The OpenAudioPal is powered by an Atmel ATxmega128A1U microcontroller (MCU) paired with two Analog Devices ADAU1761 Sigma DSPs. Although the platform is equipped with two audio digital signal processors, only one is used in the feedback prevention application. Meanwhile, the ATxmega128A1U is tasked with switch sensing and control, as well as storing the signal processor software which it loads at startup.

“We used the Atmel ATJTAGICE3 to program the ATXMEGA128A1U and the EVAL-ADAU1761Z to develop the ADAU1761software,” Pulver added.

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“The EVAL-ADAU1761Z kit comes with a USB to I2C adapter that provides a communication link between SigmaStudio and a target board such as the OpenAudioPal.”

In terms of the enclosure, the OpenAudioPal is protected by a rubber outer boot and measures approximately 3″ x 5.7″ x 1.2″. A 9Volt battery provides approximately 50 hours under normal use.

Interested in learning more? You can check out OpenAudioPal’s official Kickstarter page here.

ATmega32u4 + Bluetooth = Blend Micro


RedBearLab has launched the Blend Micro, a mini development board targeted at the Internet of Things (IoT). Powered by Atmel’s popular ATmega32u4 microcontroller (MCU), the board is also equipped with a Bluetooth 4.0 Smart Energy chip.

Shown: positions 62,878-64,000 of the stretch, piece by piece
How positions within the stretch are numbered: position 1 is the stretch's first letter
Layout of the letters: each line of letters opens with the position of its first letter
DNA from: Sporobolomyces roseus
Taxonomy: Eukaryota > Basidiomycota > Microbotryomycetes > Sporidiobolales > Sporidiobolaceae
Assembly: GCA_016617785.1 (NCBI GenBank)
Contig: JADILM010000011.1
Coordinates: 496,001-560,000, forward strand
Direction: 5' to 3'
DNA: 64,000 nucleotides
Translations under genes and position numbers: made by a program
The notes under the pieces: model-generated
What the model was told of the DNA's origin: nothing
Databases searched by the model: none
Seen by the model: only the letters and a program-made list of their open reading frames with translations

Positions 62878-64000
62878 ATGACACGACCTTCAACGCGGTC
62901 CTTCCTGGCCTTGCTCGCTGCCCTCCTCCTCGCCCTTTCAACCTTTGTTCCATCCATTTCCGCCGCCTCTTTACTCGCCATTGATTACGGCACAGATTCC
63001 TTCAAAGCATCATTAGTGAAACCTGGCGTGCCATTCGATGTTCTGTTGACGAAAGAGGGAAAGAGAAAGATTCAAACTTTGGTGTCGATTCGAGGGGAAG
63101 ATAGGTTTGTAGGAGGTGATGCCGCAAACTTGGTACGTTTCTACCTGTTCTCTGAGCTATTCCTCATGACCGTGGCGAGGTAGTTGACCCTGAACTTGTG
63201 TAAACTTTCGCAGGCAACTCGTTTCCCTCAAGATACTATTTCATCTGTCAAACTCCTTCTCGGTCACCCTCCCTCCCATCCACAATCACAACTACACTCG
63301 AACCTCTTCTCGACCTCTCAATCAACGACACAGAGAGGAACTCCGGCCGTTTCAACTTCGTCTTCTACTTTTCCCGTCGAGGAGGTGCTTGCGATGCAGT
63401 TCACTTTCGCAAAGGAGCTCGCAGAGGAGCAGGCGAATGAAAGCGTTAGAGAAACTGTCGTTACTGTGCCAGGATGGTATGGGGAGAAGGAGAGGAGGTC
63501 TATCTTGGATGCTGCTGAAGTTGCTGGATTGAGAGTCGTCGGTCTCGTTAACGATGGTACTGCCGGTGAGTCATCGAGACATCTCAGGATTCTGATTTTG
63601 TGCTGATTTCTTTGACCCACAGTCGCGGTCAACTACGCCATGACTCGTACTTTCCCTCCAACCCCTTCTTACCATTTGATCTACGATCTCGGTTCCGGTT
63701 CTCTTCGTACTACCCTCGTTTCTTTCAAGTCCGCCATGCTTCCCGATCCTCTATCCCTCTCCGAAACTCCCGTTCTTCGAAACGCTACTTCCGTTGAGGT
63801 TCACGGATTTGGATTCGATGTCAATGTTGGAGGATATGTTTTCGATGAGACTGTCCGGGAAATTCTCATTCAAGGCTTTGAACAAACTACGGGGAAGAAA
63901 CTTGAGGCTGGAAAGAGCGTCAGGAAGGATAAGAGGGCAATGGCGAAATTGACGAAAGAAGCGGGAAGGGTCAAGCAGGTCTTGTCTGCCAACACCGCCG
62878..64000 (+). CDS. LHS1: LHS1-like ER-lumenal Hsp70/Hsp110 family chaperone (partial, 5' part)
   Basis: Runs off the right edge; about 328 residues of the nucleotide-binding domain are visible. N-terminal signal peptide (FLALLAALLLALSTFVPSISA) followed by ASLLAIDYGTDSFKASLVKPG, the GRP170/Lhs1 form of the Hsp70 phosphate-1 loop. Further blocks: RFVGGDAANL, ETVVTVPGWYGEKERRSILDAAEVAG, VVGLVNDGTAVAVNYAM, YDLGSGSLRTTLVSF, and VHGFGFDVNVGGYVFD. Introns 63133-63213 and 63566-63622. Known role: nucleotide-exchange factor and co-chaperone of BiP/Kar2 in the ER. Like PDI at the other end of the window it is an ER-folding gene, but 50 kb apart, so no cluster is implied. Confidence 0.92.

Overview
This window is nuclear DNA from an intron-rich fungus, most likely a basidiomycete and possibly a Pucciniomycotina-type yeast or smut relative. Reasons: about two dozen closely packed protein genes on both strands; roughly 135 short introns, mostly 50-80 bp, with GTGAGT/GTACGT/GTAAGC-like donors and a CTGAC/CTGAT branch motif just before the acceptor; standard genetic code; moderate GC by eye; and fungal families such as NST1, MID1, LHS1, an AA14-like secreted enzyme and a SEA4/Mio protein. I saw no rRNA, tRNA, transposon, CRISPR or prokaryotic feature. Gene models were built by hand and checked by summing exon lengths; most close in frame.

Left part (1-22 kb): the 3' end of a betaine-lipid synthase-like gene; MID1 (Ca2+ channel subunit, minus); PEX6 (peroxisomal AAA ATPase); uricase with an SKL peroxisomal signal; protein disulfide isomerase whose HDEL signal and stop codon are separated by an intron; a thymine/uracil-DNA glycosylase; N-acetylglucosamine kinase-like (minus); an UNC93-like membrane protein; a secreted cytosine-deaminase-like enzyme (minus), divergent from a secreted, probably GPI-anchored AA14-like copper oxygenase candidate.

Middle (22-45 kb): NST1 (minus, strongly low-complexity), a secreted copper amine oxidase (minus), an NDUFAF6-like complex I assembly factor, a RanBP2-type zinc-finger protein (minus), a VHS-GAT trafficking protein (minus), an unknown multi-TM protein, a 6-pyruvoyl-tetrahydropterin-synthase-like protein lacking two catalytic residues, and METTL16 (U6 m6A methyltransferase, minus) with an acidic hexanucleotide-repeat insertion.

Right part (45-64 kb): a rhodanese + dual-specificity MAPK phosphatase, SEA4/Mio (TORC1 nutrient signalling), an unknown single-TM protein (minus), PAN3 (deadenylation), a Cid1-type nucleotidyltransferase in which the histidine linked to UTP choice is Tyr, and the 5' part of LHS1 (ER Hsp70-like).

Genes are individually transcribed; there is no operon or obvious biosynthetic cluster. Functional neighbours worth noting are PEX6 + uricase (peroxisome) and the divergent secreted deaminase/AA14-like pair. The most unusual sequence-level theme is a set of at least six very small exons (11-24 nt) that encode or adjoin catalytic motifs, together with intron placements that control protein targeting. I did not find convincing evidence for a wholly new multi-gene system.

Blend Micro is compatible with Nordic’s Bluetooth Smart SDK for Arduino, making software development easy via the official Arduino IDE.

So, how does the board work? 

According to the RedBearLab crew, the nRF8001 chip communicates with Atmel’s Atmega32u4 MCU via the ACI (Application Controller Interface). Although the ACI is similar to SPI, it does not actually function as SPI. Indeed, SPI consists of MOSI, MISO, SCK and SS, whereas ACI includes MOSI, MISO, SCK, REQN and RDYN.

“Since the nRF8001 chip may receive data anytime (even when not selected by SPI master) the SS line is not needed. For the ACI, data exchange [is routed] through MOSI and MISO, [while] SCK provides the clock generated by master,” a RedBearLab rep explained.